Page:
Involving students in planning higher education

Including refugee perspectives in higher education.

Involving students in planning higher education

Including refugee perspectives in higher education.

Including refugee perspectives in higher education.

Contact details

Submitted by

Alessandra Carminati, Corporate Communications Manager, Jesuit Worldwide Learning

Email: [email protected]


Twitter: @jwlupdates

Facebook: @JesuitWorldwideLearning

Instagram: jesuitworldwidelearning

Introduction to the project


Kenya, Malawi, Jordan, Iraq, Afghanistan



This first phase of the process will culminate in the fall of 2019, with a first round of workshops. After evaluation of findings and outcomes, additional activities will be conducted.


Only 3 per cent of refugees have access to higher education. While this is an improvement from 1 per cent, we know much more still needs to be done in order to reach 15 per cent by 2030. We reaffirm the need for inclusion of refugees’ views, including those of refugee youths, as part of a joint effort to identify, design and implement solutions to extend higher education. Jesuit Worldwide Learning has already included its refugee student body in the development of the Youth Sports Facilitator professional certificate course and is implementing a student-led model across a number of community learning centres. As a next step, we are preparing to hold a series of student consultations in Iraq, Kenya, Malawi and Afghanistan through which we aim to identify ways of giving greater access to, and completion of, higher education. The workshops are being designed in consultation with UNHCR and Mosaik and aim to include the views of students from different programmes and initiatives. We would encourage wider student consultations and the incorporation of findings into initiatives by other organizations, so all can contribute to enabling refugees to lead more dignified, productive and self-reliant lives.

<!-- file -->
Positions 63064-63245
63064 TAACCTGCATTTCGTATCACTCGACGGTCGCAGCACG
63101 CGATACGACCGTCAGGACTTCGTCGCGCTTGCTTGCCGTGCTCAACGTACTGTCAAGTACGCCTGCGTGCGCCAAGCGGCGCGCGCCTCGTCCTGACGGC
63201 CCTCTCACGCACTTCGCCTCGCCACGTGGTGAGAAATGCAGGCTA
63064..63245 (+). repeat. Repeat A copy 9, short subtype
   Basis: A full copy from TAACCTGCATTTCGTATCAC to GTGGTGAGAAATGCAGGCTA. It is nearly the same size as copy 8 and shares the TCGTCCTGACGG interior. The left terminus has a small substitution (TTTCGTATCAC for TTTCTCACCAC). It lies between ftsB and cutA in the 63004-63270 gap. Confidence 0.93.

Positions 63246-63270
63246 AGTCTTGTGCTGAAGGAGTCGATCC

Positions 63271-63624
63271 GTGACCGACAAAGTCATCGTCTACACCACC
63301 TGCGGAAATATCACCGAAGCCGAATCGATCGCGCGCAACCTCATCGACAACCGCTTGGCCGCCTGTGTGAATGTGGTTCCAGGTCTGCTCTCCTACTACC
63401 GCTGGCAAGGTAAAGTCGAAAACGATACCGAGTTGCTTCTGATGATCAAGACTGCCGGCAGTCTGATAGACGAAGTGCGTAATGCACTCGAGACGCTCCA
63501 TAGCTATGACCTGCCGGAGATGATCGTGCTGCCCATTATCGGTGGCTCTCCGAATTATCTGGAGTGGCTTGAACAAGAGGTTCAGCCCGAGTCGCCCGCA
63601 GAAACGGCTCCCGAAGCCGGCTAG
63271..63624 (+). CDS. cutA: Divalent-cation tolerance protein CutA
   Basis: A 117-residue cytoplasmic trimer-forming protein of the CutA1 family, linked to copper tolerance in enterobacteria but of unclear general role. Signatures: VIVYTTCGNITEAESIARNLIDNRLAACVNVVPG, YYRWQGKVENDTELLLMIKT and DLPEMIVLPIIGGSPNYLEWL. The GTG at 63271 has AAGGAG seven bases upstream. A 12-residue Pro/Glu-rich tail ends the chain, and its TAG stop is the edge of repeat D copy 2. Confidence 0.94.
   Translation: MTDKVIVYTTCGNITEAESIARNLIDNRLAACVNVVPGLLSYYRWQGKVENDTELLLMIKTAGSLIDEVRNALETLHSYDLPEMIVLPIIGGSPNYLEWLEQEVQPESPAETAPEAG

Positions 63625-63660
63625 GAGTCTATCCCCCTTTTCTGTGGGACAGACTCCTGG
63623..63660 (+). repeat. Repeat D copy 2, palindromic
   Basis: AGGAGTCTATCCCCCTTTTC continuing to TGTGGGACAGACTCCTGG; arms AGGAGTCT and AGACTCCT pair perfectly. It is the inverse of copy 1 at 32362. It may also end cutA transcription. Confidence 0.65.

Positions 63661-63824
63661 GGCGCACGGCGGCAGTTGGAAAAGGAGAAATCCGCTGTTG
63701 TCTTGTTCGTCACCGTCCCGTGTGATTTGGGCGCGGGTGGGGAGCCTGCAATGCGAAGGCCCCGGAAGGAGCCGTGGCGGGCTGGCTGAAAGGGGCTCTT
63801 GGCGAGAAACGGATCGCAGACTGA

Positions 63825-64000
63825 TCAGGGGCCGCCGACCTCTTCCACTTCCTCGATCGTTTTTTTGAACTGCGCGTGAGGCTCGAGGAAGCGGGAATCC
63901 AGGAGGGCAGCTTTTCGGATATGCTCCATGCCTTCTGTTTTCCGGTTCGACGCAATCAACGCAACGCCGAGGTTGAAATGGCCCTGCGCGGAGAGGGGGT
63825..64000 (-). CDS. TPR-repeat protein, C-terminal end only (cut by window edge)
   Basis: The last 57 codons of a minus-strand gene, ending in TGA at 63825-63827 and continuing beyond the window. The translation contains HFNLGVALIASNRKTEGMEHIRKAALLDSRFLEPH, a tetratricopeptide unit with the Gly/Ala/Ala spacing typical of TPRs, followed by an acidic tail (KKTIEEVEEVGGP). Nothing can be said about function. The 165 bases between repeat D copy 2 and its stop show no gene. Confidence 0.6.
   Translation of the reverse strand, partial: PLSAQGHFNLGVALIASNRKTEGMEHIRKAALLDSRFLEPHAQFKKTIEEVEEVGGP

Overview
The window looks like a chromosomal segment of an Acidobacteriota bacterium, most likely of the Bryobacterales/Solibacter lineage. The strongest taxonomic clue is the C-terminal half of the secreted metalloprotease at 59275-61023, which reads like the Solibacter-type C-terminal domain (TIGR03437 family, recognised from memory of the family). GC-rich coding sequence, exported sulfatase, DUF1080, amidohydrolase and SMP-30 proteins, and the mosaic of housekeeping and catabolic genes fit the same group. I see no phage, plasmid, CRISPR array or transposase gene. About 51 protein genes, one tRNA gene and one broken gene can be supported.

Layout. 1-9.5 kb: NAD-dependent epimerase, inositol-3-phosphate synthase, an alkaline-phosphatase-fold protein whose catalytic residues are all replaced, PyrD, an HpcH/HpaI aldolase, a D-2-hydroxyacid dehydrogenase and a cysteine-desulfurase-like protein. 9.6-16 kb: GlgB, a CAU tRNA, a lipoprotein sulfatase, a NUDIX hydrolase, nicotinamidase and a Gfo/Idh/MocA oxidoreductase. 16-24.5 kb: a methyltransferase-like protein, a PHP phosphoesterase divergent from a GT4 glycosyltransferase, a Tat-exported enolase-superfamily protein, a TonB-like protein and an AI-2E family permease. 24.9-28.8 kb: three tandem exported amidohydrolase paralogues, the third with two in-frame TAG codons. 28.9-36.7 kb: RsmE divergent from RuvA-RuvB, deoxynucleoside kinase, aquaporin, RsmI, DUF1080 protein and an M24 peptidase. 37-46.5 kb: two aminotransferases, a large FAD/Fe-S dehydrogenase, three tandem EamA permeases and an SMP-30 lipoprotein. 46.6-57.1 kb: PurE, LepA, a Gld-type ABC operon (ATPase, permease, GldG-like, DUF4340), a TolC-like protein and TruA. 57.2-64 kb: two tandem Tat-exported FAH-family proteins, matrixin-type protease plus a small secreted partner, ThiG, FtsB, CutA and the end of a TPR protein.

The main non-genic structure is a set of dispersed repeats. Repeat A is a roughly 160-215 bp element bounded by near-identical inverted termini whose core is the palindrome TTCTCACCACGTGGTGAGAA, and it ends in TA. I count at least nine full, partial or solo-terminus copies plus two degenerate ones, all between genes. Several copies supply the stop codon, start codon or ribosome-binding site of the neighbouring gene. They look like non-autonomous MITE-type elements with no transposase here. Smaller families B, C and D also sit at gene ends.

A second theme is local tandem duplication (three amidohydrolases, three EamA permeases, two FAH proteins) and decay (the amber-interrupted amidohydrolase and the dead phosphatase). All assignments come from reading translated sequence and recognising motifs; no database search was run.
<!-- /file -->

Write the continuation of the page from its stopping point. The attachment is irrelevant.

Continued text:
Project aims

With a view to achieving the target of 15 per cent by 2030, we seek to include refugees’ views on existing barriers to higher education, propose solutions and identify best practices. Their contributions will serve to evaluate and adjust JWL’s model to better serve them. We also seek to hear how they are willing to commit themselves to the achievement of identified goals. JWL will step up to the challenge by developing its pledge(s) based on the outcomes of these consultations. The outcomes could also inspire the development of improved and/or innovative solutions or hold further consultations.

Resources used

Travel to locations by facilitators to engaging with other organisations.


Mosaik, UNHCR

Challenges and how they were overcome


  • Training of facilitators and local teams, logistics, selecting, capacity-building/accompaniment of staff and students in diverse contexts

How the challenges are being addressed

  • Scaffolded and long-term training

Results of the Good Practice 

  • Involving students and their communities in the conversation will allow them to own the educational programmes that they will contribute to.
  • Workshop participation will add a sense of ownership and responsibility. The students and their communities will not only be beneficiaries, but will become stakeholders, and this will improve elf-esteem and commitment to the educational programme and prevent dropouts.

Next steps

  • Evaluate workshop findings. 
  • Identify how to incorporate findings into JWL’s work and organise follow-up activities.